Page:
There’s another little lesson in here. Perhaps we would like to climb up a tree too, although it might be for the wrong reasons. One wrong reason for climbing up a tree is to hide from God so that we don’t have to deal with his demands, but as we see in the Gospel, He knows you’re there, and He’ll call you out instantly. But the other kind of bad reason to climb a tree is to think that you can be an observer of life, that you can look at things from afar as they pass by: I’ll just look at Jesus and see Him passing by, but I don’t have to get involved with Him or involved with life. I’ll just sit on the sidelines and watch everything pass me by and hope that nobody notices me here. Well, that doesn’t work either, because that’s not living life. That’s just counting the days until the gravediggers come. We have to be engaged with life and with God.

Anyway, Zacchaeus is up there in the tree waiting for Jesus, and Jesus came and called him down from the tree. Jesus said to Zacchaeus, “Make haste and come down.” So Zacchaeus made haste and came down and received him joyfully.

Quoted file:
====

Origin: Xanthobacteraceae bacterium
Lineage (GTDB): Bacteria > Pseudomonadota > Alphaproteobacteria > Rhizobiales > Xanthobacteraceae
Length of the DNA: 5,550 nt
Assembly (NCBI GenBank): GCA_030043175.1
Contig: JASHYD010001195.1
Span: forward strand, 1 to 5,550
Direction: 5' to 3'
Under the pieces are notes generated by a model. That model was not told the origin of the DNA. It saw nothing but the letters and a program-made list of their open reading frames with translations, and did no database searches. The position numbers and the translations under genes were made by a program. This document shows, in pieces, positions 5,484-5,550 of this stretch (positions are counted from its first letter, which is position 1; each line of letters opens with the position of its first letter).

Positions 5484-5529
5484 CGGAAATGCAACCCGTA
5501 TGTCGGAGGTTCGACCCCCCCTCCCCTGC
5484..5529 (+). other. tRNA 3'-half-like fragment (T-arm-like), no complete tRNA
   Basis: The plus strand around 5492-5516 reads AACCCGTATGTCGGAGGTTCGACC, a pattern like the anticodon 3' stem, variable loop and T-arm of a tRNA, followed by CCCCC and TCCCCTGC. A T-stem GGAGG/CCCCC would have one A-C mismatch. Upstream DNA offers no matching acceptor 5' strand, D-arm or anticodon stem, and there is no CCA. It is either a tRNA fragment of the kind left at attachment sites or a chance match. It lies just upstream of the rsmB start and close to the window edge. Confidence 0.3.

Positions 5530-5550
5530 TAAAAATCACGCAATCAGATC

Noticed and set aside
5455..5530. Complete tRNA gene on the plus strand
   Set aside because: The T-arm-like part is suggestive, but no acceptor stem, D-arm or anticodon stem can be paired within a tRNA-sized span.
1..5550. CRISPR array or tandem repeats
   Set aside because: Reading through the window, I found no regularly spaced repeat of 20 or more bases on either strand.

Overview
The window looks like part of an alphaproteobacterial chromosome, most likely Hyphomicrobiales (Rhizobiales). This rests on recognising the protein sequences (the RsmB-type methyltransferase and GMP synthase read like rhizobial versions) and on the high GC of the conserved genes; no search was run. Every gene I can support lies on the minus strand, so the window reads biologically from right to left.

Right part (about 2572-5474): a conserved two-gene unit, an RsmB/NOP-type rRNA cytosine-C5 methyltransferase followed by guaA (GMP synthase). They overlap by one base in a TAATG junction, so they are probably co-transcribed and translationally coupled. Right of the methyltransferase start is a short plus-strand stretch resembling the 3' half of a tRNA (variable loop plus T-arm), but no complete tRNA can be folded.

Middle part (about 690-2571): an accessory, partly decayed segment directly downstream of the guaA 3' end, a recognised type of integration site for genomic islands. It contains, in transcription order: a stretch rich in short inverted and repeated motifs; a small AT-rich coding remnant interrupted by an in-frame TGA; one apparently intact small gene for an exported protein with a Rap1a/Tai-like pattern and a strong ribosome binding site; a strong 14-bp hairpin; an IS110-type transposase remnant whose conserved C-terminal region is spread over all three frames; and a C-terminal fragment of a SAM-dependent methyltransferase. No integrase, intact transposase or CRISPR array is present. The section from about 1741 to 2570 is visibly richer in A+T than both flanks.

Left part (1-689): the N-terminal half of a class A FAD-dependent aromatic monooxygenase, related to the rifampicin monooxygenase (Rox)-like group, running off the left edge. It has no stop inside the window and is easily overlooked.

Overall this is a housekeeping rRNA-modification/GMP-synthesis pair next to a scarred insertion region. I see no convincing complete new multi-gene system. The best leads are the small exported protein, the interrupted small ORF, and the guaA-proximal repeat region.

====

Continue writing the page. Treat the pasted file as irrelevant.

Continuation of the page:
They all murmured about this. “He has gone to be the guest of a man who is a sinner.”  We find this in a lot of places in the Gospels. And we find it in all the history of mankind. There are always murmurers, grumblers and complainers. There’s no lack of them anywhere. But there’s a lesson to learn here as well. In some cases, Jesus rebukes and grumblers and murmurers. But here—and this is significant—Jesus ignores them completely. As soon as it says they murmured, there’s no mention of them anymore. Zacchaeus and Jesus continue their dialogue and the murmurers are just cut right out of the picture.  This is important for us to know.  Personally, I would rather be rebuked by God than ignored by God. When we are reproved or corrected, we should be glad that happens and not be angry, resentful and defensive about it, because thank God somebody is interested in us. Thank God somebody cares about us. Thank God somebody would like to help us better our lives.

Far worse is it to be ignored, for that is the lot of the damned.  On the last day, the angel who holds the key to the abyss is going to round up all the evildoers and throw them in the pit and lock the door and throw away the key. And then forget about them. That’s something we should think about and also learn that lesson from this Gospel: murmurers are ignored by God, and if they continue to murmur they will be ignored forever, and that’s really a fate worse than death.